Welcome to the 544th Carnival of Space! The Carnival is a community of space science and astronomy writers and bloggers, who submit their best work each week for your benefit. So now, on to this week’s stories!
First up, a roundup of stories from Matt Williams over at Universe Today.
Matt first warns us of the Chinese Tiangong-1 space station’s “uncontrolled reentry” which will likely happen in Mid-March.
Then Matt discusses how the Gaia Mission could moonlight as a gravitational wave detector.
Matt also discusses how the Chinese Moon Lander will carry insects and plants to the surface of the moon.
Finally, Matt saddens us all with the news that Alien Megastructures are ruled out as a cause of the dimming of Tabby’s Star – it’s actually dust.
Now, over to Brown Spaceman! Zain Husain shows us the beautiful Final Phase of Stellar Life Results in Beautiful Cassiopeia A. Cassiopeia A (Cas A) is a prime example of beauty paired with absolute destruction.
Next, the Chandra X-Ray Observatory tells us how Using data from several telescopes including NASA’s Chandra X-ray Observatory, astronomers have caught a supermassive black hole snacking on gas and then “burping” Then, in a guest post from Dr. Chris Russell, we learn about A Scuba Dive, a (Failed) Ziploc Bag, and a Trip to the Center of the Galaxy.
Then we come back here to CosmoQuest, where we had a bundle of poster presentations on Citizen Science at this past week’s AAS conference in Washington, DC. First, learn about Making the public your students and collaborators! Second, learn how we create these projects in A Glance at Citizen Science Building. Third, we discuss how to Measure Audience Needs to Obtain Better Science.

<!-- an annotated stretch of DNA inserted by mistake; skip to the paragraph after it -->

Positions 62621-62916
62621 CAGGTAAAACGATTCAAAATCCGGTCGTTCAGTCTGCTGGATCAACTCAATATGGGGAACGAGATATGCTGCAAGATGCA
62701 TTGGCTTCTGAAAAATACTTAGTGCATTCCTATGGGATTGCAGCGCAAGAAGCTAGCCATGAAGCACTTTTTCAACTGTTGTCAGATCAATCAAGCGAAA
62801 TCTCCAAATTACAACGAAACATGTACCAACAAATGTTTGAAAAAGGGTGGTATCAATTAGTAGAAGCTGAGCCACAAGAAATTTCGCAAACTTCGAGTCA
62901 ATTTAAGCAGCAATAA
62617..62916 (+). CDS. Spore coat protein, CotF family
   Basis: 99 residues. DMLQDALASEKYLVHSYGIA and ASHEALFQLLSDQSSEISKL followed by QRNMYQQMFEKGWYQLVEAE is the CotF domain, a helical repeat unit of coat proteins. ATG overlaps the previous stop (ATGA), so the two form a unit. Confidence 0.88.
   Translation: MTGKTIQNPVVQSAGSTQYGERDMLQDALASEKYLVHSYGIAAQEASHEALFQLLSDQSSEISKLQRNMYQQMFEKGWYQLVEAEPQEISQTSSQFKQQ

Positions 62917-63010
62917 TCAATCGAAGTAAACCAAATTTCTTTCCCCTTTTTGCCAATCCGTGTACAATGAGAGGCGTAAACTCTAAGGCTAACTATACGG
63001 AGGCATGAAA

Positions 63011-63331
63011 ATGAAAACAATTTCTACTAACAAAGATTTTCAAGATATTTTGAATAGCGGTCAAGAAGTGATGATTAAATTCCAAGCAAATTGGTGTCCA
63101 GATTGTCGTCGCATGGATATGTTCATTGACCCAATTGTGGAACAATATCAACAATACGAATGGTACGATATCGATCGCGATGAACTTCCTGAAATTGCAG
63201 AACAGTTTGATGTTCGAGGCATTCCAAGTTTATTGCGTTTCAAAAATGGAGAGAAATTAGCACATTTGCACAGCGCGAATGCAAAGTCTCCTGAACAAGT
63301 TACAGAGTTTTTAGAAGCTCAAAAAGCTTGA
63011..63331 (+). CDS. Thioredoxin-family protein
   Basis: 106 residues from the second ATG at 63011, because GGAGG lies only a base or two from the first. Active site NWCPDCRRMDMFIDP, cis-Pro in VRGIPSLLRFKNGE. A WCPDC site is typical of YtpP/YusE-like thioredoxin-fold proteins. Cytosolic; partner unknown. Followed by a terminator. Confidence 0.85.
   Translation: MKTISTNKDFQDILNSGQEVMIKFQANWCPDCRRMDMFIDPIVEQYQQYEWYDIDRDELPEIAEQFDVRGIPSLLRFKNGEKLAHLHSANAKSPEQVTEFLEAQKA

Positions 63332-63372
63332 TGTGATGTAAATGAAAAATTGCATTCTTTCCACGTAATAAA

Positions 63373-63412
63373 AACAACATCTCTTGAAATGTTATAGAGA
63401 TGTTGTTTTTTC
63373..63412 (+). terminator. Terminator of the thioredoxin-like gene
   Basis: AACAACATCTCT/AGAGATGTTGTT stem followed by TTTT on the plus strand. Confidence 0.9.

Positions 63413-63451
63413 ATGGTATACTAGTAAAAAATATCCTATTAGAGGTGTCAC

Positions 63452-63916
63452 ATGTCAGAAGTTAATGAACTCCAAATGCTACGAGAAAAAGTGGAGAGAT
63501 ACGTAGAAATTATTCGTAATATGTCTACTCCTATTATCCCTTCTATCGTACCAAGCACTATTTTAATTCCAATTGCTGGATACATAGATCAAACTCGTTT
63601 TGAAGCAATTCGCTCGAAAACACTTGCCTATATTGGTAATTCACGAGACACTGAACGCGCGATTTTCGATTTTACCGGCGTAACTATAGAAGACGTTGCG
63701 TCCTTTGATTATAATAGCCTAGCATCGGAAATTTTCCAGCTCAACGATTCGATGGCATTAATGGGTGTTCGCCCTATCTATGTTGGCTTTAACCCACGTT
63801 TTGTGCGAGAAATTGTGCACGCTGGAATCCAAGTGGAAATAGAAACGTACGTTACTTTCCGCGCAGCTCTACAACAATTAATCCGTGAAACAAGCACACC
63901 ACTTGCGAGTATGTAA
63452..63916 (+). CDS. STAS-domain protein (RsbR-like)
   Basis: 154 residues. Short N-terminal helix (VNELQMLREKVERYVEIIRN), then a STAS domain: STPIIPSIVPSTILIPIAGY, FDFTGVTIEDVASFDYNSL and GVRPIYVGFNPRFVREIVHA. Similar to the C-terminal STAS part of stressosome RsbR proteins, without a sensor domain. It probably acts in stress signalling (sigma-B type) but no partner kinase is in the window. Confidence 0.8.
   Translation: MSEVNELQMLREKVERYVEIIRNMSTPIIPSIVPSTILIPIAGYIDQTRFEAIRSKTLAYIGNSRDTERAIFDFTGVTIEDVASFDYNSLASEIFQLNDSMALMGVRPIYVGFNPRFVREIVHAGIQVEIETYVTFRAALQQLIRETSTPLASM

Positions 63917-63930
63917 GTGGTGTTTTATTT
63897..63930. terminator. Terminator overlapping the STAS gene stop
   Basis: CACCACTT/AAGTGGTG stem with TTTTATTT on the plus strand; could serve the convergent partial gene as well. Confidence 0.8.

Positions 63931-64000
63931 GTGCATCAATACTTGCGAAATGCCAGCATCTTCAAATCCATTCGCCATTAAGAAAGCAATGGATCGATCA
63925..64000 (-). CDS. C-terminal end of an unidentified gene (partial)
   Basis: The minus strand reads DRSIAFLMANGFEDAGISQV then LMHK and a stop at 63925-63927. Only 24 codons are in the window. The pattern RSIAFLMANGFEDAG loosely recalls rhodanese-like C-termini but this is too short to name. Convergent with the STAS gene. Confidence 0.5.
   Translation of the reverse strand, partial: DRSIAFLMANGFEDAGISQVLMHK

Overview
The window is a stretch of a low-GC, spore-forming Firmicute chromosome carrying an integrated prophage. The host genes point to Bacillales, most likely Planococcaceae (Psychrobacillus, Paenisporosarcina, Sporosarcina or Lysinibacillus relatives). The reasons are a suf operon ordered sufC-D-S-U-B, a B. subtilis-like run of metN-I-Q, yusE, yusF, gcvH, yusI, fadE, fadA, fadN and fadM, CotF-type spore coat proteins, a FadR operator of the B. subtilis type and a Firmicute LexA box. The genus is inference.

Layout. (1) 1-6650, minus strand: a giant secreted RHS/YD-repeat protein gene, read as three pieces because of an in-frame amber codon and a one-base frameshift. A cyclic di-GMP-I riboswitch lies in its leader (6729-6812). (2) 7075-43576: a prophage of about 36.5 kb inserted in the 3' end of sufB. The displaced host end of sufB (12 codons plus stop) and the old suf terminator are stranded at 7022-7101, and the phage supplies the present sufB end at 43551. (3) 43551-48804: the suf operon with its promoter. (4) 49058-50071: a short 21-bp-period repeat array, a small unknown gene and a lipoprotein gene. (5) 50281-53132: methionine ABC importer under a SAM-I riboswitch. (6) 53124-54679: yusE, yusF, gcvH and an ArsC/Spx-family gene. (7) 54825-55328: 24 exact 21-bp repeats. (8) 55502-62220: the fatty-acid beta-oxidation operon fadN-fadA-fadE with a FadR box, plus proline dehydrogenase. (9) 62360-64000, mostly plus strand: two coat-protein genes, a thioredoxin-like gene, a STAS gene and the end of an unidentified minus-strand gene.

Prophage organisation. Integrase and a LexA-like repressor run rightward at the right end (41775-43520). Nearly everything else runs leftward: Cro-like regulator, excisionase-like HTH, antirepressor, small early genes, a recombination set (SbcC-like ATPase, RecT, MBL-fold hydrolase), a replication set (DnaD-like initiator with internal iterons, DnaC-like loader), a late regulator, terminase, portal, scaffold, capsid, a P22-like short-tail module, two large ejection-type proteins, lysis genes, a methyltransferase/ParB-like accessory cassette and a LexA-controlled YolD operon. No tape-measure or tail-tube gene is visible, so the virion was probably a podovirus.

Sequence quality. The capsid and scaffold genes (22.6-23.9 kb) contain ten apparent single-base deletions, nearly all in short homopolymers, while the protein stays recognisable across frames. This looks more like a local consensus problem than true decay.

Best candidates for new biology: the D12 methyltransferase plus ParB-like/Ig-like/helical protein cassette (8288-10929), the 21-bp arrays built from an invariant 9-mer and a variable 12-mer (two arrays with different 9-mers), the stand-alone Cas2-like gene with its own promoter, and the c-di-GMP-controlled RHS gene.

Finally, one of our CosmoQuest team members Toshi Komatsu invites all folks in the Bay Area of California to Watch the “We Are Astronomers” digital planetarium show, and hear De Anza College Astronomy Instructor Marek Cichanski, astronomy instructor at De Anza College, present an accompanying talk. This event is scheduled for Jan 20 from 7:00-8:30 pm at the Fujitsu Planetarium at De Anza College, Cupertino, CA. Please attend if you’re in the area!
Thank you for all of your stories – we’ll see you next week!
And if you’re interested in looking back, here’s an archive to all the past Carnivals of Space. If you’ve got a space-related blog, you should really join the carnival. Just email an entry to firstname.lastname@example.org, and the next host will link to it. It will help get awareness out there about your writing, help you meet others in the space community – and community is what blogging is all about. And if you really want to help out, sign up to be a host. Send an email to the above address.